[0218] The preferred method for producing the catalyst of the invention is described below and can be found in U.S. application Ser. No. 265,533, filed Jun. 24, 1994, now abandoned, and Ser. No. 265,532, filed Jun. 24, 1994, now abandoned, both are hereto fully incorporated by reference in their entirety. In a preferred embodiment, the metallocene catalyst component is typically slurried in a liquid to form a metallocene solution and a separate solution is formed containing an activator and a liquid. The liquid can be any compatible solvent or other liquid capable of forming a solution or the like with at least one metallocene catalyst component and/or at least one activator. In the preferred embodiment the liquid is a cyclic aliphatic or aromatic hydrocarbon, most preferably toluene. The metallocene and activator solutions are preferably mixed together and added to a porous support such that the total volume of the metallocene solution and the activator solution or the metallocene and activator solution is less than four times the pore volume of the porous support, more preferably less than three times, even more preferably less than two times, and more preferably in the 1-1.5 times to 2.5-4 times range and most preferably in the 1.5 to 3 times range. Also, in the preferred embodiment, an antistatic agent is added to the catalyst preparation.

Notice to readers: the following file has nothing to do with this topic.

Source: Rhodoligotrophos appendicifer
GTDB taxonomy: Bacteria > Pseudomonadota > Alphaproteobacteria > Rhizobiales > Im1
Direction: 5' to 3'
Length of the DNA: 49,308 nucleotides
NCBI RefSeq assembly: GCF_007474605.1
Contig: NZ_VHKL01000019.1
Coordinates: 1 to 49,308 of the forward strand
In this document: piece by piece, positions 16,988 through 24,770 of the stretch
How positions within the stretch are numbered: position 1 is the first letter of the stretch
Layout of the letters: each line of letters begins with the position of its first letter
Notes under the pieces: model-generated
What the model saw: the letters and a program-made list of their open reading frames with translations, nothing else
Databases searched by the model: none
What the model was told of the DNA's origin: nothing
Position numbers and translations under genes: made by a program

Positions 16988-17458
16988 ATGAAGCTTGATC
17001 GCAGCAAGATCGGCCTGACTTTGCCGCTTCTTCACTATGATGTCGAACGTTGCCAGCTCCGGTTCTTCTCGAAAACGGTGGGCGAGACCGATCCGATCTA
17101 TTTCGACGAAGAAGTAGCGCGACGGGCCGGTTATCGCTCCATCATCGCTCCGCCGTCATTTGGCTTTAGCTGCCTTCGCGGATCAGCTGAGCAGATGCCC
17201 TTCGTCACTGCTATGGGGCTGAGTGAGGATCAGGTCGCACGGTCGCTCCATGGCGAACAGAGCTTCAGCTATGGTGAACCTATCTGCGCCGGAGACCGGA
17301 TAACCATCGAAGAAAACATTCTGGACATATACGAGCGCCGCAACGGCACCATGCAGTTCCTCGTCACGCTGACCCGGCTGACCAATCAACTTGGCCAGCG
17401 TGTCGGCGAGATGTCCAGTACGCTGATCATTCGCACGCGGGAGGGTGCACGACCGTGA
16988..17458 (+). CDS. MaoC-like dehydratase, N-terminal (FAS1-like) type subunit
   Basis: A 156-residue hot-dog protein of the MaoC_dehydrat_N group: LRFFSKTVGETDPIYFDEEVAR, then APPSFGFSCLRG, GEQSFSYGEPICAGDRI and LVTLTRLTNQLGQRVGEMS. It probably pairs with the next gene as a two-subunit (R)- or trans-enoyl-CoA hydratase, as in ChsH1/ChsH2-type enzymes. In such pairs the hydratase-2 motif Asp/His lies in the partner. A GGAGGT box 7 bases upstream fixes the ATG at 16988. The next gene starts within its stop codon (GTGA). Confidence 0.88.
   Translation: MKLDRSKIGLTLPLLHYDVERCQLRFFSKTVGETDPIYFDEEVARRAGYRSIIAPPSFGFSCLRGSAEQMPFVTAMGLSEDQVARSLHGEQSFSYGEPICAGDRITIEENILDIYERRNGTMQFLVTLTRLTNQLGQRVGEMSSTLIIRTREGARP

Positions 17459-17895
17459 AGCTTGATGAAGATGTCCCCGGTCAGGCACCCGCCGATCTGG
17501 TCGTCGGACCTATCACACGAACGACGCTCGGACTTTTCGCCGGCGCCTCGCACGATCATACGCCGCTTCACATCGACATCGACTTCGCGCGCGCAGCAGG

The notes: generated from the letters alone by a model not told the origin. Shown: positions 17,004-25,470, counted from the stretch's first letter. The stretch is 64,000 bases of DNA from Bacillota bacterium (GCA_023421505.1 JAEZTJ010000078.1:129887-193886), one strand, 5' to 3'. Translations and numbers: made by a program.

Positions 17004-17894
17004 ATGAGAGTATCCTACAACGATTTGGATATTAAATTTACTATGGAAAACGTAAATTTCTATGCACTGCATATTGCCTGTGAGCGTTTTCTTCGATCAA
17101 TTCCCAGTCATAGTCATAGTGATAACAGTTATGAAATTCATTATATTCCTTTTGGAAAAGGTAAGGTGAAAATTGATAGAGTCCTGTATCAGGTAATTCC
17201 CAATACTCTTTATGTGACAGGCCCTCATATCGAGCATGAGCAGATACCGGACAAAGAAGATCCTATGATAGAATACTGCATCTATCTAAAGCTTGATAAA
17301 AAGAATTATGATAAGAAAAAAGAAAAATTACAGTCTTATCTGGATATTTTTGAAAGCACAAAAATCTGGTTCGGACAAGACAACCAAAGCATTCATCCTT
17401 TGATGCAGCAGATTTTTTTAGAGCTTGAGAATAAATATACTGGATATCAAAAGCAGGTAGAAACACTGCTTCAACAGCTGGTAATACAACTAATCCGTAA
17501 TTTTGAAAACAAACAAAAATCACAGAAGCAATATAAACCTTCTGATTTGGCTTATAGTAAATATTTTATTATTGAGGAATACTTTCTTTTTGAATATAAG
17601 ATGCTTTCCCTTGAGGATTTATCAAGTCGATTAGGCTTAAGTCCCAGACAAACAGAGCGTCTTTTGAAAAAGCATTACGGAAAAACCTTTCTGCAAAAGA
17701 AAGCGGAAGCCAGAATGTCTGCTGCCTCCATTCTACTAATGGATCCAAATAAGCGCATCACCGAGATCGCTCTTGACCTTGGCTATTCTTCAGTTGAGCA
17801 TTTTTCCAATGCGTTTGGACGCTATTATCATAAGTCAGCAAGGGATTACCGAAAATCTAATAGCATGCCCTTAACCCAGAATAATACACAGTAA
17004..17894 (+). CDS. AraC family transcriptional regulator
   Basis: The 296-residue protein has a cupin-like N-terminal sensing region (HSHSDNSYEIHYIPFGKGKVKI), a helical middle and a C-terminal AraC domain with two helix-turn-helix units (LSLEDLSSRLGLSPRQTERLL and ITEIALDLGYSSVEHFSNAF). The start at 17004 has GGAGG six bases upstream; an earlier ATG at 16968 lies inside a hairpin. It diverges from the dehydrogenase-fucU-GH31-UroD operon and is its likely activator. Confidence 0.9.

[0219] In one embodiment, the metallocene catalyst is prepared from silica dehydrated at 600° C. The catalyst is a commercial scale catalyst prepared in a mixing vessel with and agitator. An initial charge of 1156 pounds (462 kg) toluene is added to the mixer. This was followed by mixing 925 pounds (421 kg) of 30 percent by weight methyl aluminoxane in toluene. This is followed with 100 pounds (46 kg) of 20 percent by weight bis(1,3-methyl-n-butyl cyclopentadienyl) zirconium dichloride in toluene (20.4 pounds (9.3 kg) of contained metallocene). An additional 144 pounds (66 kg) of toluene is added to the mixer to rinse the metallocene feed cylinder and allowed to mix for 30 minutes at ambient conditions. This is followed by 54.3 pounds (25 kg) of an AS-990 in toluene, surface modifier solution, containing 5.3 pounds (2.4 kg) of contained AS-990. An additional 100 pounds (46 kg) of toluene rinsed the surface modifier container and was added to the mixer. The resulting slurry is vacuum dried at 3.2 psia (70.6 kPa) at 175° F. (79° C.) to a free flowing powder. The final catalyst weight was 1093 pounds (497 kg). The catalyst can have a final zirconium loading of 0.40% and an aluminum loading of 12.0%.